But nobody but Grimace ever called me “Chief,” and I can’t remember now
whether I first liked the song because he called me that, or if the name came later, in one
of those twists you won’t ever figure out. I could ask him, like I could buy another “1,000
Kisses,” but either one would make the answer disappear like summer fog. Better that it’s
out there and I never find it than have it gone forever.
Two crows were picking over scraps of fur in the turn lane in front of the BMW
dealer, and they hopped out of the way at the very last moment. The parts counter is
inside their “courtesy bay,” a long, double-wide garage with doors at each end, tiled walls
and a spotless floor. The customers drive in one end to drop their cars off for service, and
even though the “customer care team” wears white shop-coats that make them look like
doctors, the first thing they do is cover the seats in plastic and put paper mats down under
the pedals. The best you can hope for at Discount Tire is a complimentary ass inspection,
when we show each other the seat of our pants to check for any obvious globs of grease.
While I was waiting for the parts guy to get off the phone, I watched a blond in a
black sedan. She’d pulled in a few minutes before and was checking her hair in the
rear view mirror while she talked on her cell phone. She had a good ten years on Gwen,
but she had the kind of money that works like polishing compound because she was lean
and tan and buffed to a soft glow. And she sure didn’t have an addiction piling extra
years on her wasted body. Maybe she might make herself puke after a big meal at the
club, but she didn’t have sores on her arms that she scratched bloody in her sleep or death
on her breath.
Two mechanics in blue shop-coats yelled, “Close the doors! Close the doors!”
The one in front had three feet of two-by-four over one shoulder and the other one
followed at arms length with a flashlight and they both stepped like Elmer Fudd hunting.
The one in back yelled, “We got him now!”
The parts guy hung up the phone and customers and salesmen crowded in to
watch and all of the employees were wearing white or blue. The blond closed her phone
and dabbed at the corner of her open mouth with her pinkie. She opened her door and put
out a black high heel and a length of calf as hard and smooth and polished as a furniture
The parts guy said, “Ma’am, you might want to stay in your car a minute. We’ve
got a little bit of a situation here.”
She closed her door and I turned and said, “You got a caliper for Discount Tire?
A guy called on it.”
He looked at my mesh-back cap and said, “Look alive there, Slick. We got a
sewer rat running around big as a ‘coon.”
And I said, “And we got a shitbox beemer clogging up our alignment pit.”
A girl screamed and someone yelled, “There he goes!” and out of the corner of
my eye I caught something a foot long and rust colored disappearing under the sedan.
Flashlight knelt down behind the car and after a quick look said, “Shit, he’s got up in her
The parts guy said, “That don’t sound good.”
Two-by-four said, “Rock the car. Bounce it and I’ll get him when he drops
Flashlight looked at exactly how close he’d have to stand to bounce the car, and
quietly said, “Fuck that.”
One of the salesmen yelled, “Get her to pull up and brake hard. That’ll fix him.”
Two-by-four yelled at her and made big motions with his bat and when she
cracked her window open just an inch, like maybe he might be crazy, he still yelled like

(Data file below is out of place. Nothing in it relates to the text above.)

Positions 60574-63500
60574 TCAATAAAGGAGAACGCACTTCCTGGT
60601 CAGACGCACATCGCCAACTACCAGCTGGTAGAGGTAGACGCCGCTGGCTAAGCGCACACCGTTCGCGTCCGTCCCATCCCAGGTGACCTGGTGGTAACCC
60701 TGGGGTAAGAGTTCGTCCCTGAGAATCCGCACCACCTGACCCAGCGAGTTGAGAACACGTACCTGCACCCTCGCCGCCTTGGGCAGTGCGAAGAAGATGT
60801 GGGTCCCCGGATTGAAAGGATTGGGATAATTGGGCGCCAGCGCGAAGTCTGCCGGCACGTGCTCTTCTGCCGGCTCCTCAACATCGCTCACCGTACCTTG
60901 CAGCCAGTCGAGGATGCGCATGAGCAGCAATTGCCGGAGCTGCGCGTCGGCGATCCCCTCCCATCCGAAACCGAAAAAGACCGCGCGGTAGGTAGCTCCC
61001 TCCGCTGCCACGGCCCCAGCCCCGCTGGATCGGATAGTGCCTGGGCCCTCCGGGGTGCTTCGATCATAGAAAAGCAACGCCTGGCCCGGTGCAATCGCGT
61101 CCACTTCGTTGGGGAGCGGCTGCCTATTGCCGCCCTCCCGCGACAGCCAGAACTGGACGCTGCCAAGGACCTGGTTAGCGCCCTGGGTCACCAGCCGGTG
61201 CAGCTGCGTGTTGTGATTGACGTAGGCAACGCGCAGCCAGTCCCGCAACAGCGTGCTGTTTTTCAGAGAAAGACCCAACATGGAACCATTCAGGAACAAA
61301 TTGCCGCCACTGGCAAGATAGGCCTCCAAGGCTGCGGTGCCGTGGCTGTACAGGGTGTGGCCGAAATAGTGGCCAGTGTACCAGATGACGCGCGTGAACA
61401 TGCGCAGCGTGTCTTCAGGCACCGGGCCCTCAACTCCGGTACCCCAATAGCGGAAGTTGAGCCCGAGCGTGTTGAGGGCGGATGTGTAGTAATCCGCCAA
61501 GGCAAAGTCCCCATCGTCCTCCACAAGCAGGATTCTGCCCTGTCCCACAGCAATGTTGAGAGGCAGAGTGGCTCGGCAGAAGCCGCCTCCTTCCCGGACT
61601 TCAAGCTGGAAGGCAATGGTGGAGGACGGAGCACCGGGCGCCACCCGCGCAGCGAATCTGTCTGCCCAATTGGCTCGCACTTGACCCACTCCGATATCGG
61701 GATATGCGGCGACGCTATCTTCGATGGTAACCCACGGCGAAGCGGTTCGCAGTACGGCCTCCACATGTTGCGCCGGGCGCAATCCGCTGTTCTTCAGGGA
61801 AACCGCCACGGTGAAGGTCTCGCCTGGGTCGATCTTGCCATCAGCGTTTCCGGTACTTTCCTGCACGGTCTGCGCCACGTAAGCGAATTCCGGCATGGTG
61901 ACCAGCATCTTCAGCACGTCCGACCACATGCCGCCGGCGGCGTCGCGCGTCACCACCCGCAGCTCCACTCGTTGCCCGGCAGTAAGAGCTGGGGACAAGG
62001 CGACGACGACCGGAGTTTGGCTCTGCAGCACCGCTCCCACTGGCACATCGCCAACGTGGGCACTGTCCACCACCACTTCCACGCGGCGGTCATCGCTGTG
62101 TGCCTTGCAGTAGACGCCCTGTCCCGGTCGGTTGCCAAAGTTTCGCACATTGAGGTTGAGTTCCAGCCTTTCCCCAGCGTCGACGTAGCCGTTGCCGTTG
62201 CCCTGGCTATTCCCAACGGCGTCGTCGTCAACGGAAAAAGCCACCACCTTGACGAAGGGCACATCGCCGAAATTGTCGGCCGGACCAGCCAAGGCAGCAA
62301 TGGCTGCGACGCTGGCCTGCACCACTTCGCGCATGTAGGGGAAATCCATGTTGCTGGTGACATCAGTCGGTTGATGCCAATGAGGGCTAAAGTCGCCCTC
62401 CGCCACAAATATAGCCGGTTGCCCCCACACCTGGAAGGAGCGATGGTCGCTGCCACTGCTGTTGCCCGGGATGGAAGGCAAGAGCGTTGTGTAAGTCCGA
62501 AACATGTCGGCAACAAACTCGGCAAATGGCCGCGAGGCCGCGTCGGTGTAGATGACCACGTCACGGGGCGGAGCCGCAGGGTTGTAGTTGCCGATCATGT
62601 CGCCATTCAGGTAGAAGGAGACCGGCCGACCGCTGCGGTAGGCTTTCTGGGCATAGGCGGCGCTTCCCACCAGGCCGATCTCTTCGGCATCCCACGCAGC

she was way across the river. When she pulled up and stopped, the rat dropped down and
ran, ran without thinking about where he might be running. I turned on my heels and
drew back, and just before he reached me, the toe of my boot was there to meet him. My
sore knee twinged and he sailed over the black sedan, dead before he hit the tile wall. It
went quiet for a moment, then the salesman threw up both arms like a football ref and
yelled, “And it’s good!”
Flashlight and Two-by-four worked their way around to the other side of the car
and Two-by-four poked at it a couple of times. I was watching her and she was watching
me, and I don’t know why, but I took off my cap. Two-by-four opened her door, and she
turned, wool skirt on leather, and paused with her ankles crossed. She looked at me, past
the greasy jeans and the hard hands, and bowed. Not a big bow, from the waist, but a
slow dip of the neck and head, lowering her eyes for just a breath.
She said, “Thank you.”
And Two-by-four said, “You’re welcome.”
But I don’t think she was talking to him.
Flashlight walked up to me and said, in a voice filled with hurt, “You didn’t have
to kill him.”
When I got back to the garage, Billy and Grimace were in the grubby little office
with their heads together listening at the phone. Billy turned it back to his ear and said,
“Yeah, he just come in the door. So why do suppose the turd herding rats are all over at
your shop?…Well, you know what they say, ‘Fuck the best, die like the rest.’”
Billy hung up and smiled.
I said, “It’s ‘fuck with the best,’ not ‘fuck the best.’”
Billy said, “Is it?”
Grimace looked at me with an eyebrow smeared sad by the phone and said,
Thomas M. Atkinson is an author and playwright. His new novel, Tiki Man, was named one of four finalists in the 2014 Leapfrog Press Fiction Contest. His new collection of linked stories, Standing Deadwood, which includes “Standing Deadwood,” has been selected as a finalist in the 2014 Spokane Prize for Fiction (Willow Springs Editions) and the 2014 St. Lawrence Book Award for Fiction (Black Lawrence Press). “Ruint Horse” was just named 1st Runner-up for the 2014 Chris O’Malley Prize for Fiction at The Madison Review and will appear in the Spring 2015 issue. His short story, “Grimace in the Burnt Black Hills,” published in The Sun magazine, was twice nominated for a 2013 Pushcart Prize, and is taught in English 11 & 12 AP courses in San Diego, California. “Ruint Horse” and “Red, White & Blue,” were finalists for Tampa Review’s 2013 and 2014 Danahy Fiction Prize. His short play, Dancing Turtle, was one of six winners of the 2013 38th Annual Samuel French Off Off Broadway Festival, and appears in an anthology of the same name. He has won numerous awards for both fiction and drama, including five Ohio Arts Council Individual Excellence Awards. His short fiction has appeared in The Sun, The Madison Review, The North American Review, The Indiana Review, Tampa Review, Fifth Wednesday Journal, The Moon, City Beat, Clifton, and Electron Press Magazine. A new print edition of his first novel, Strobe Life, is now available. He and his wife live in Ohio and have two sons.
Come back Sunday June 7, 2015 for the conclusion of "Standing Deadwood".